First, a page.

Tonga Prime Minister ʻAkilisi Pōhiva cast further doubts on whether his country will be able to stage the 2019 Pacific Games ©Getty Images

Pacific Games Council (PGC) President Vidhya Lakhan has reiterated his support for Tonga hosting the 2019 Pacific Games after Prime Minister ʻAkilisi Pōhiva cast further doubts on whether his country will be able to stage the event.

Pohiva warned a number of construction projects for the Games are unlikely to meet their deadlines.

Matangi Tonga Online has reported Pohiva told the nation’s Parliament that a piece of land to build an 18-hole golf course had not yet been found.

It would then take four years to get the facility ready, the Prime Minister said, raising fears as to whether Tonga would construct the course in time for the Games.

Pohiva also claimed renovation work at the Teufaiva Sport Stadium in the country’s capital Nukuʻalofa and the building of new facilities at the Tonga High School would not be completed by May 2017 as had been promised.

“It is not going to happen by May,” he said.

In a statement, the PGC dismissed fears over the golf course as they stressed at “no stage” had they requested the existing nine-hole course be upgraded to an 18-hole facility.

“The PGC will continue to work cooperatively with the Tongan Government to ensure that the Games venue requirements are affordable and to ensure that the budget of the Games Organising Committee remains modest, but nevertheless capable of supporting a successful Pacific Games,” the PGC statement read.

Lakhan also urged the Government to press ahead with their current plans while stressing the need for co-operation between Pohiva and the Organising Committee led by former Prime Minister Feleti Sevele.

Pohiva and Sevele have continually clashed in recent months, with their ongoing row overshadowing preparations for the Games.

Sevele rubbished the suggestions made by Pohiva in the latest installment of their feud, telling him to stop interfering with the Games.

The Organising Committe chief blamed Tongan officials for the delay in the rebuilding of the 10,000-capacity Teufaiva Sport Stadium underway in March, claiming they had promised to start work in March but nothing had yet been done.

PGC President Vidhya Lakhan (middle) has said he still expects the 2019 Pacific Games to take place in Tonga ©WKF
PGC President Vidhya Lakhan (middle) has said he still expects the 2019 Pacific Games to take place in Tonga ©WKF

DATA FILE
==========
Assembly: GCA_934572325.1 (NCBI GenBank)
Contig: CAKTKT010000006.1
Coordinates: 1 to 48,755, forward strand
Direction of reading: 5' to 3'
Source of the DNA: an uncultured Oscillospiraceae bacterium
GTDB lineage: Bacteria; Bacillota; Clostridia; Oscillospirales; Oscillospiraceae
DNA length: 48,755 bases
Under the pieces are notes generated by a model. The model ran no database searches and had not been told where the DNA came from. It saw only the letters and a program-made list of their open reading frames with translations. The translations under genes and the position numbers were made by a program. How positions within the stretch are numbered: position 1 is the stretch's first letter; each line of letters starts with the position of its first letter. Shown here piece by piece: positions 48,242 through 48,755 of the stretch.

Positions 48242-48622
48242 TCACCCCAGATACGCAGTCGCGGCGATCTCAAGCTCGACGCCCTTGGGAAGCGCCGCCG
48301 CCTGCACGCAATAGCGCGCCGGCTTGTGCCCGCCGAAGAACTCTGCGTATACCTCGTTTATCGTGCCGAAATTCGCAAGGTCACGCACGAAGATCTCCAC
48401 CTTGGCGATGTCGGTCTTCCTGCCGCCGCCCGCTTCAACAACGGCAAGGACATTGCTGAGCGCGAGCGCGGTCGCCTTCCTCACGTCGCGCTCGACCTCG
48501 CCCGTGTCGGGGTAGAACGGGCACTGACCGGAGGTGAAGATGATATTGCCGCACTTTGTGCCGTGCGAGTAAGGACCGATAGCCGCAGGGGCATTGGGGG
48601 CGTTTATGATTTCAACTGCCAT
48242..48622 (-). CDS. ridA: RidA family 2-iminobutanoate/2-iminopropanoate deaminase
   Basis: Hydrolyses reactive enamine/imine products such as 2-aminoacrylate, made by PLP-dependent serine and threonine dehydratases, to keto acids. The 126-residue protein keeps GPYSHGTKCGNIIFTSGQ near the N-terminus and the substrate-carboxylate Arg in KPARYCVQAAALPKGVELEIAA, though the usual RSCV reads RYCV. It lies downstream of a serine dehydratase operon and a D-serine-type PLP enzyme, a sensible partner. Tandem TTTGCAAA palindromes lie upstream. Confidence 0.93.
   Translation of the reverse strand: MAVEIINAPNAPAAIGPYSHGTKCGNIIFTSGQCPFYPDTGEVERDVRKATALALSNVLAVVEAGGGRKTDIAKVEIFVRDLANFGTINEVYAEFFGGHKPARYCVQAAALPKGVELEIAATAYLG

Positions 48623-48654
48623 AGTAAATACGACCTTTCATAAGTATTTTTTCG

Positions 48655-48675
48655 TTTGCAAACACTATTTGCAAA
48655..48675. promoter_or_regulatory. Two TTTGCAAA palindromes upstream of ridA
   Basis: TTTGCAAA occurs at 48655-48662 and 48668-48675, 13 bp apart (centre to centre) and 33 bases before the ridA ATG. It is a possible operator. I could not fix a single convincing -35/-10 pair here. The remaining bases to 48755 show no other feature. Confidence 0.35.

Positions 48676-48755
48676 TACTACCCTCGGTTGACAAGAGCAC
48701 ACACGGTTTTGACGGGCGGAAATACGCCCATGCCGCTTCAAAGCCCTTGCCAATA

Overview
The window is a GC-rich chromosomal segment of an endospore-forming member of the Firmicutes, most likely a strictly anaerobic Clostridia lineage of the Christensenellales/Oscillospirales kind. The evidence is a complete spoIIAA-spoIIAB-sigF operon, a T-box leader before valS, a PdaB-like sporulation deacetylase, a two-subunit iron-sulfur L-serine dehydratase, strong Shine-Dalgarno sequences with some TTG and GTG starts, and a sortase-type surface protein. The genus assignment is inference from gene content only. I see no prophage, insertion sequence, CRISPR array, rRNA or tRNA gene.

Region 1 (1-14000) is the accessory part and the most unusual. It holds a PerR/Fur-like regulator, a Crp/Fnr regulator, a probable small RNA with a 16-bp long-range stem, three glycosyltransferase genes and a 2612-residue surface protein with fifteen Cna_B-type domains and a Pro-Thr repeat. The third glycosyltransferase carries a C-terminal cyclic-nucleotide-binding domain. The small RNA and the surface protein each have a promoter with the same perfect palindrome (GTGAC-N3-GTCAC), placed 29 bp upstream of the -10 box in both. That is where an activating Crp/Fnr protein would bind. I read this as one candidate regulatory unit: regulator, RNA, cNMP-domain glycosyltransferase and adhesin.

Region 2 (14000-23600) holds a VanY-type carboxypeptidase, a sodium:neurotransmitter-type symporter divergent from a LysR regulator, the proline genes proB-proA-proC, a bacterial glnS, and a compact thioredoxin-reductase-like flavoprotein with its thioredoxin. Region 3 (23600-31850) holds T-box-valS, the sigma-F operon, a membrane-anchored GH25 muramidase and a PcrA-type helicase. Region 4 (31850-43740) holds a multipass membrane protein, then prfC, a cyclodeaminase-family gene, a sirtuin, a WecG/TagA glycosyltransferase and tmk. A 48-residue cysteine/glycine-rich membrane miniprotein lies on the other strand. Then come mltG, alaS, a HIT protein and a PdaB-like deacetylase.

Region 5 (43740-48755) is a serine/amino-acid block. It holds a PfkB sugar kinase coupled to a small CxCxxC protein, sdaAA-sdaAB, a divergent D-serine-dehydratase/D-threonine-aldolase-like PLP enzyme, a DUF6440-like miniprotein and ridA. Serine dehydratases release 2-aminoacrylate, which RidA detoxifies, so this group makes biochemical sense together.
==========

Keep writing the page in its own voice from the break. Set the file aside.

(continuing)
Sevele, a former Prime Minister of Tonga, was sacked by the Government in May but the PGC claimed they did not have the authority to make such a change.

According to the PGC’s Constitution, only the Organising Committee, the Tonga Sports Association and National Olympic Committee, who are the PGC’s member in the country, and the PGC itself have the power to hire and fire people within Tonga 2019.

Pohiva had insisted in June that they would continue the search for a replacement chairman.

This came amid a threat from the PGC that they would strip Tonga of the event if the furore continued.

Despite the row, Sevele remains the chairman of the Organising Committee.

“As far as the Pacific Games Council is concerned, the 2019 Pacific Games will continue to be hosted by Tonga," Lakhan said.

"The Tongan Pacific Games Association, its 2019 Games Organising Committee, many members of the Tongan Government and Parliament, and most importantly the Tongan people, all expect that the Games will happen in Tonga in 2019 and that they will be hosted successfully, befitting Tonga’s proud sporting history.

“I urge the Government to fully get behind the Games and move forward with the exciting plans they have developed to build the facilities and deliver the Games in conjunction with the Tonga 2019 Pacific Games Organising Committee."

Financial fears have also been ever-present since the nation was awarded the event in 2012.

Last July, Tonga Chamber of Commerce President John Chapman urged the Government to pull out of hosting of the 2019 Pacific Games amid growing fears over how they will be financed.

The 2019 Games are set to be the first ever edition of the event staged by Tonga, a Polynesian kingdom of more than 170 South Pacific islands.